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How to evaluate your mission trip

I've been sending people to the mission field for 25 years. This year we (Adventures) sent our 100,000th short-term missionary. Along the way, I've made just about every mistake you can make. And what's worse, I keep making them. The key is to minimize the "fail rate." Ye…
By Seth Barnes
By Seth Barnes

I've been sending people to the mission field for 25 years. This year we (Adventures) sent our 100,000th short-term missionary. Along the way, I've made just about every mistake you can make. And what's worse, I keep making them.

The key is to minimize the "fail rate." Yes, most of those who go on an Adventures trip give us rave reviews. But I tend to fixate on the few that gave us poor reviews and ask, "Why did that happen and how can we do better?"

For example, we failed to meet our standards with one team that just returned home. So our leadership team decided to call or email everyone on the team to find out what went wrong and what we could have done better. I love that kind of commitment to excellence. It's hard work, but what we learn is so helpful and the message we send by making those calls is important.

Without accountability, entropy can take hold. We all need an evaluation cycle no matter what we do. You design the work, you do the work, and then you evaluate and make adjustments. That's the foundation of an improvement process.

Here are five lessons I've learned along the way to ensure excellence:

1. Work from design. Establish the goals and picture of what you want to accomplish. Define what success looks like. In a short-term mission, we look for the fruit of changed lives in participants and enhanced long-term ministry on the field.

2. Establish standards of excellence. Years ago, I helped organize an association of mission agencies and churches that agreed to seven standards of excellence in short-term missions. Without some kind of agreement about "what is good," anything goes. Standards should be measurable and verifiable.

3. Define an assessment process. We try to get all stakeholders in a given project to evaluate how it went and if it met its goals. Partners on the field, participants, and staff all have a stake in the project and need to have a voice in evaluating it. Anonimity may ensure the integrity of data. Evaluation forms and a means of transferring their data to decision-makers are essential. Interviews can give needed context.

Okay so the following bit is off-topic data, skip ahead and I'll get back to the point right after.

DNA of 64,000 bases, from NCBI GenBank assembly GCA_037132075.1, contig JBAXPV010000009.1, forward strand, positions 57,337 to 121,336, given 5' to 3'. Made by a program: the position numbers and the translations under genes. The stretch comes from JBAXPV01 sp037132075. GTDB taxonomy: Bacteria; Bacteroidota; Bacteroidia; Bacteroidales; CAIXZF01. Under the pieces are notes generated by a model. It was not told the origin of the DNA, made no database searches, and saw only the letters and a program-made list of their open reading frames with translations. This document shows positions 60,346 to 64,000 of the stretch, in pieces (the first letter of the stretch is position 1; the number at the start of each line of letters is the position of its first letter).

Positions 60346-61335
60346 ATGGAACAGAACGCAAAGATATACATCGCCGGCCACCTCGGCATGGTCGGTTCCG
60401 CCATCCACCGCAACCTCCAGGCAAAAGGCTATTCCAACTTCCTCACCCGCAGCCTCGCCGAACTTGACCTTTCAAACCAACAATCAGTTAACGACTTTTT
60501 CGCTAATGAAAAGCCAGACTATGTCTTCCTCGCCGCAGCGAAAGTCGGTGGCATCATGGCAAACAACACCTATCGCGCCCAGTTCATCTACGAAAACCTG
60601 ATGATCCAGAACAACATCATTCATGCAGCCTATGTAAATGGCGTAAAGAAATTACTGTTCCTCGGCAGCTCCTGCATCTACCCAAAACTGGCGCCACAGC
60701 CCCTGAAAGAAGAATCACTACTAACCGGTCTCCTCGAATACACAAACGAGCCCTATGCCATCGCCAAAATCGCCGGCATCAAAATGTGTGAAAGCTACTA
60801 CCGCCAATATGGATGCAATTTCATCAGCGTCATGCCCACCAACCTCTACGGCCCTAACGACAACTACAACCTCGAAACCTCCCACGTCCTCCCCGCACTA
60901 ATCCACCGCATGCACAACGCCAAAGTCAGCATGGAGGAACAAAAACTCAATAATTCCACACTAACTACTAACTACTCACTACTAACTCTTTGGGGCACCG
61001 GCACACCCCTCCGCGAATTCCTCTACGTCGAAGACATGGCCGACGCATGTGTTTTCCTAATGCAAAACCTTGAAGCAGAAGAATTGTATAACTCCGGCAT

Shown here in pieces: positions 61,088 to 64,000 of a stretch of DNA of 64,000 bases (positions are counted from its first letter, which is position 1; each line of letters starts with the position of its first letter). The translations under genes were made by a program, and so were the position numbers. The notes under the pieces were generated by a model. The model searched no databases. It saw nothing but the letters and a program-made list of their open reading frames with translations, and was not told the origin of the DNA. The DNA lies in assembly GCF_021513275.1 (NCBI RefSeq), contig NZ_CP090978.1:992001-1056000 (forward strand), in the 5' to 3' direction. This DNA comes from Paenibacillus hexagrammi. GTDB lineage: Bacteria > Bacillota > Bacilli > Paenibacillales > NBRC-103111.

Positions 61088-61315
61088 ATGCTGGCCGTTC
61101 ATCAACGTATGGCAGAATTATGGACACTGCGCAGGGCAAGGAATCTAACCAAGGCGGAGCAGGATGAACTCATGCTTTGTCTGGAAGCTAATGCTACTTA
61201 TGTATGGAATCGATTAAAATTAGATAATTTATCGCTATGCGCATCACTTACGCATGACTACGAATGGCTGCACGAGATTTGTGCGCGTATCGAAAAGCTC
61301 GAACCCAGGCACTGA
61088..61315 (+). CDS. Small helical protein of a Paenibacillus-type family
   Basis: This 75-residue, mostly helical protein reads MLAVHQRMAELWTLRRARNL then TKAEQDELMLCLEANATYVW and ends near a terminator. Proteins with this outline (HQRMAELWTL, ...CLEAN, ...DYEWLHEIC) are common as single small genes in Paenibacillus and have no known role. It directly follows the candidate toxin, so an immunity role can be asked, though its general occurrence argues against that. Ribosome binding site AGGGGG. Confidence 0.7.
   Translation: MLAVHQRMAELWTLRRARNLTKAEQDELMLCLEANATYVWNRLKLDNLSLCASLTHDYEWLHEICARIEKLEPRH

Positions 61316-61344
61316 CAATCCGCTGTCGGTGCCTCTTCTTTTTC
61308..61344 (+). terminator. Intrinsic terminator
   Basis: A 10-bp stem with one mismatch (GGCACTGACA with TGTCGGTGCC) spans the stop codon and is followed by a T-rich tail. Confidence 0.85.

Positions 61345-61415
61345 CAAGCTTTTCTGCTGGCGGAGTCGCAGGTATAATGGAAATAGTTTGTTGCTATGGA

4. Assimilate the data. Decision-makers should be able to review a summary of all evaluations. Summary information should be framed in a way that is actionable. We receive thousands of evaluations every summer and I am only brought into the loop when we fail to meet our standards.

5. Make needed changes. By talking to the mission team and listening to their recommendations, we learned that we needed to change some of the staff who have been setting up our projects. We were no longer using the forms that guaranteed excellence and our training needed to be reinforced. Yesterday I asked our managers to make these changes.

Short-term missions can be difficult to evaluate. After they are done, staff are tired and participants return to their regular lives. If you don't get the data right away, you're probably not going to get it after the team returns home. Most of us don't love accountability anyway, so there are a lot of reasons for an evaluation process to break down.

But a good evaluation process helps ensure that your ministry has integrity. It's worth it.

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Seth Barnes

I'm motivated to join God in his global reclamation project. He's on the move, setting his sons and daughters free from their places of captivity. And he's partnering with those of us who have been freed to go and free others.



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